These acts can be peaceful or violent in nature.

In this light, saying "Jesus was a terrorist" is not a derogatory slam, as you assume it to be, but a different view of what he was about.

Perhaps you object to my using a religious figure in this manner, but man, the guy, assuming he existed (I say he did, but we still only have these stories as proof)...the guy was a guy, a friggin' human being. If I can say that Napoleon was a short dude who compensated for a small penis, or that Billy Shakes is an overblown hack, what makes the man Jesus untouchable?

(and yes, this does include Nichiren Daishonin, who was considered a terrorist (my definition) threat to Japan in his time.)

Based on your earlier comment, I know you don't like the inclusion of "peaceful and violent" activities in my definition of terrorism, but there it is. I believe that the drive to take these different tactics are borne from the same instinct; namely, a perceived injustice.

It so happens that one is infinitely deadlier than the other.

Please do not confuse this with a justification for certain actions. Deadly force is still abhorrent.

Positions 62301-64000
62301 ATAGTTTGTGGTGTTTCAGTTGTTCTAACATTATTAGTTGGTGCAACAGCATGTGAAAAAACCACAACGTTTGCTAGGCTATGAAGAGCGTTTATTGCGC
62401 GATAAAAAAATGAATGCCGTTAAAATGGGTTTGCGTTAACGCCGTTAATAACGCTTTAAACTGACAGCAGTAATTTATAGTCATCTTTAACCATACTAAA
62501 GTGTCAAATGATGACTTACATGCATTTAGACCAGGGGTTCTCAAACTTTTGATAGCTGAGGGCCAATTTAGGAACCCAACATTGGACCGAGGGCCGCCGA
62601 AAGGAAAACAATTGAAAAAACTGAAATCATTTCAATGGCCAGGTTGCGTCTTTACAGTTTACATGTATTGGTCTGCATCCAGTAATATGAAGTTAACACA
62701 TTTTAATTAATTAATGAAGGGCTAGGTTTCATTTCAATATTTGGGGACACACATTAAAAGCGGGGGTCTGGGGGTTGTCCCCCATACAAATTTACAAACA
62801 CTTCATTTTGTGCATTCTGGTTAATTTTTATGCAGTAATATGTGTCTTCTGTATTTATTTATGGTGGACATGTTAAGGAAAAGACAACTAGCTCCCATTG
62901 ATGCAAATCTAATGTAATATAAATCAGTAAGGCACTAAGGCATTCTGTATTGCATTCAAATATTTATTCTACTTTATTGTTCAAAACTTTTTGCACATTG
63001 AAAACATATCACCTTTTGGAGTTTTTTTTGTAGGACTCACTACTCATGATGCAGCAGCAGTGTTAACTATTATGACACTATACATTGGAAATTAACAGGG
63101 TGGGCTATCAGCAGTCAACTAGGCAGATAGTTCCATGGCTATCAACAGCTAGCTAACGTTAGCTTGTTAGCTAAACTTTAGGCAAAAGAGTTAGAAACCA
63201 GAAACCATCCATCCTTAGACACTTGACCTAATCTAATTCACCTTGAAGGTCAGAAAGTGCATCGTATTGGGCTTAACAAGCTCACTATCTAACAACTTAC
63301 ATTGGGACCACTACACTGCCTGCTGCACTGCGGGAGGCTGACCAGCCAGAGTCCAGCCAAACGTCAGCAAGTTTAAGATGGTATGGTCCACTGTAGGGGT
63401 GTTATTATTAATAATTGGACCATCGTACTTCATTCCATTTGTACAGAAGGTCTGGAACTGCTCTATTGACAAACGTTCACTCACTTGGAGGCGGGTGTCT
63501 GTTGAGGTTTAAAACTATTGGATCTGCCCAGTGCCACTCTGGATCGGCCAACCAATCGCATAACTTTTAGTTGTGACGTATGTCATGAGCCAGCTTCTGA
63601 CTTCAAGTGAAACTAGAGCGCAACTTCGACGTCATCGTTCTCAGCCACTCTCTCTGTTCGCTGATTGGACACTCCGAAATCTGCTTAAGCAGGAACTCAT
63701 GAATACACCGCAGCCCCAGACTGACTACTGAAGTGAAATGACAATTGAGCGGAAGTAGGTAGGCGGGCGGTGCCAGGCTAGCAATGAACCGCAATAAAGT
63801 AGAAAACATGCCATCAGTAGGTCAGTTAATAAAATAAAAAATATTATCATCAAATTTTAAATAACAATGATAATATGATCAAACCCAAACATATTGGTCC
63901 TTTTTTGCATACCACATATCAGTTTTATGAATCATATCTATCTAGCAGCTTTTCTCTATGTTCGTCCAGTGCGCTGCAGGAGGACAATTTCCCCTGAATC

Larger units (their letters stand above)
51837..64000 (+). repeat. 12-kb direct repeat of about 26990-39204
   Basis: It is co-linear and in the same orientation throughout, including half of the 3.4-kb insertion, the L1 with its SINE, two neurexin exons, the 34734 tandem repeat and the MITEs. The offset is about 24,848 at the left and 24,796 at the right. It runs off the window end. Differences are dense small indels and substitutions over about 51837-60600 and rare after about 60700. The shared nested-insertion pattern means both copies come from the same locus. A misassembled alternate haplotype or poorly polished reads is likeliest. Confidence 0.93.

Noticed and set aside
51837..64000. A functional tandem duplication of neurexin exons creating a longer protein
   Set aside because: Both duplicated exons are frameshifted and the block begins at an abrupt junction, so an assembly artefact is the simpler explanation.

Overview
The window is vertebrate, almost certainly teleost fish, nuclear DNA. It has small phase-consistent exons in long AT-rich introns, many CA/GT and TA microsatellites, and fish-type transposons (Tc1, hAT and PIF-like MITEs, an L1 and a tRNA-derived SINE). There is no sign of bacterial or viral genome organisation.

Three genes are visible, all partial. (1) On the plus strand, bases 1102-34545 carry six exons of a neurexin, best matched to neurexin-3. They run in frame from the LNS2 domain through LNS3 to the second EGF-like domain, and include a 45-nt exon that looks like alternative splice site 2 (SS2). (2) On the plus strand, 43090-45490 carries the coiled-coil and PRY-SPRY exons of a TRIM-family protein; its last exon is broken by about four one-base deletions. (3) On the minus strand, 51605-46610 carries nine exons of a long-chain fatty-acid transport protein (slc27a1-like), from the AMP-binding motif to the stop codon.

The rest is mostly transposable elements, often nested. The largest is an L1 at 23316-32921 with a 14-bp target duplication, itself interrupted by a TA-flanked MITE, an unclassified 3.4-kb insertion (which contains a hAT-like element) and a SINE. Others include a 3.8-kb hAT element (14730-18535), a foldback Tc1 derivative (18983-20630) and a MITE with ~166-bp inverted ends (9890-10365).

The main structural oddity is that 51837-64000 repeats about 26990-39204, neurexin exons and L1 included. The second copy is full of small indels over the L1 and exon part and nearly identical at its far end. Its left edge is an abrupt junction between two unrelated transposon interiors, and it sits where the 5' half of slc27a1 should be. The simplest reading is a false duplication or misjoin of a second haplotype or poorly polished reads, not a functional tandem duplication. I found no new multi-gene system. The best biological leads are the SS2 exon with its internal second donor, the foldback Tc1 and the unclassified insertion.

What makes a person/people choose a peaceful or violent approach is one that's both personal or cultural in its basis.

To come back to 9/11, Osama bin Laden had a reason to focus his attack on the US, and it wasn't just to "kill the infidels," though, from his perspective, it was probably an added bonus.

It was related to the decade and a half of regular bombing of the Iraqi people (as in at least once a week) the US was responsible for in the aftermath of Gulf War I. In his eyes, the US thought it wasn't enough that the UN embargo had decimated a population of Muslims; here they came to kill a (more than a) few more Muslims to add atop it in an effort to depose Saddam Hussein.